Recently, I watched a show called Master Chef Junior with my children. My youngest loves to cook. On this show are kids between the ages of eight and twelve competing for the title of Master Chef. My littlest looked at me. “I’m going to have a restaurant when I grow up.” Then he went on to tell me some of the dishes he would serve.
I have always told my kids they could be anything they want to be. Quinlan, my twelve year old has always wanted to be an artist. I asked him what kind and his answer was, “A famous one so I can buy you a house.” He told me in detail about the place he plans to have someday. A three story storefront, each floor had a specific use. I want him to reach his goal.
Last year I wrote a story for my youngest child, not planning to do anything with it. I wrote it because I didn’t want him to forget what Christmas was really about. With all the gift giving, treats, and parties it can be difficult for a child (or adult) to lose sight of why we are celebrating. I did not send it out to anyone. My little artist said he would draw the pictures for me just so my kids would have them to look at when they read it. Well, why not send it out to someone and see what they think of the story and the first few sketches? About two hours after I queried it I got a response. I was ecstatic that the publisher liked Quinlan’s rough sketches. The next day I signed the contract for Christmas at the Zoo.
Quinlan is doing the illustrations. He’s been working diligently (as much as any twelve year old boy can be expected to during summer vacation) on the illustrations. At the time that I am writing this he has 12 sketches done where all he needs to do it outline and color them. He has 2 or 3 more planned. The goal is to have them done by the end of July so everything can be turned into the publisher.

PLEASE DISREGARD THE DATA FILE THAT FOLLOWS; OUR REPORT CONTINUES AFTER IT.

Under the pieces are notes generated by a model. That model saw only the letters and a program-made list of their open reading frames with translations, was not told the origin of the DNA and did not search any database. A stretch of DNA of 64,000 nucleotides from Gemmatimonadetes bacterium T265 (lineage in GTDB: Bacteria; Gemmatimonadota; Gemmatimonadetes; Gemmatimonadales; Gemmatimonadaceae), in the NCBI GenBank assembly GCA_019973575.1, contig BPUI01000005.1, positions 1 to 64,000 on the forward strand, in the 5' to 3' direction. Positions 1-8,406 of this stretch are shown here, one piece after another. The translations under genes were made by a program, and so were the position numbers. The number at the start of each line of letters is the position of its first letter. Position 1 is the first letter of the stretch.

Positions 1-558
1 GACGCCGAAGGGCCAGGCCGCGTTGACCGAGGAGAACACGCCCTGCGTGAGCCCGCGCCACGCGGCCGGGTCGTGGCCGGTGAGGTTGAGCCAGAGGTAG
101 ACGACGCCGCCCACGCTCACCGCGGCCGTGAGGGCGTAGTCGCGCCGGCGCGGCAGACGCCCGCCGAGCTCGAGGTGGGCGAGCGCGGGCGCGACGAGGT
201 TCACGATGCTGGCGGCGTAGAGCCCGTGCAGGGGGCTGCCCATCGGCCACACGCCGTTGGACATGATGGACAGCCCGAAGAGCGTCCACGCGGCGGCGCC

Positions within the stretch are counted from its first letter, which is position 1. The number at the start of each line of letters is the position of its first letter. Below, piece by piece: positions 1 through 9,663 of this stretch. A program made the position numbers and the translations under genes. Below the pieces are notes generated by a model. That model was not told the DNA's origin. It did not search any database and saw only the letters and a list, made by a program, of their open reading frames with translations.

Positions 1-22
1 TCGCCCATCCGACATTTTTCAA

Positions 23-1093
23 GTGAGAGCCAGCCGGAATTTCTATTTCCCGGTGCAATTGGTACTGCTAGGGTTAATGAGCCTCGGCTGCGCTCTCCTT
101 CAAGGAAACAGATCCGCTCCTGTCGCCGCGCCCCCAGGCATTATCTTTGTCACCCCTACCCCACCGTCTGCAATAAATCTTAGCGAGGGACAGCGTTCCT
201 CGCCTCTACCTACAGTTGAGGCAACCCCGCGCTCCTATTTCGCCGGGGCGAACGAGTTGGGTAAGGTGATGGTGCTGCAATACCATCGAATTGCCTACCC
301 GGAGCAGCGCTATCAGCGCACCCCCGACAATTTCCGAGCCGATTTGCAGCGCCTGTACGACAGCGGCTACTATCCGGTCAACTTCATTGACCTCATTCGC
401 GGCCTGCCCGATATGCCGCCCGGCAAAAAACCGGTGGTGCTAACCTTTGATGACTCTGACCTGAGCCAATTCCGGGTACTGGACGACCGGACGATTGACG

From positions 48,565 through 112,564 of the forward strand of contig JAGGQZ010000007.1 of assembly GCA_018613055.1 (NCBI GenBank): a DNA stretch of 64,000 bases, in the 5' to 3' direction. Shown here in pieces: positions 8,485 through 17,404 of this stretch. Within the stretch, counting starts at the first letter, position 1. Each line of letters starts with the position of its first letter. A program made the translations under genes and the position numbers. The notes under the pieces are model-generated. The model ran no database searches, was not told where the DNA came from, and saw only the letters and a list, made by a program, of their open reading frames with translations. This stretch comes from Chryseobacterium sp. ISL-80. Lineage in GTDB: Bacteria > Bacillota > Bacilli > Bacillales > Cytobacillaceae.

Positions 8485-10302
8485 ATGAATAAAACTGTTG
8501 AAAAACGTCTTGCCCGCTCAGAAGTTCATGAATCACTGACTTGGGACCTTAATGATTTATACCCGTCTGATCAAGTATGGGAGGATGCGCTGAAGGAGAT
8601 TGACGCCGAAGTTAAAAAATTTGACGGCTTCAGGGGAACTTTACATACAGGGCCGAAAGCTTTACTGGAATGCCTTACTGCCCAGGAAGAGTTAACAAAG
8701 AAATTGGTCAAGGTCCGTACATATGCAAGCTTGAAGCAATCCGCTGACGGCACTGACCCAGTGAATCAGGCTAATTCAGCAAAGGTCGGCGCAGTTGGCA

I’ve been getting to watch my twelve year old work hard on his art. I’ve heard so many people comment on how talented he is. There is a light in his eyes that was not there just a few days ago. He loves art, he loves sharing that with others. He has big dreams for this little book and someone we know has already asked him to do illustrations for her books. That would be another three stories for him to illustrate after this one.
Yesterday Quinlan looked up from his sketchbook and said, “You need to write an Easter story with these guys.” He pointed picture he just created.
“Why?” I asked.
“I think we need more stories for them.” Then he turned back to his work.
It is never too early to start working toward your dream/goal. It is never too late either. Is there something you have always wanted to do?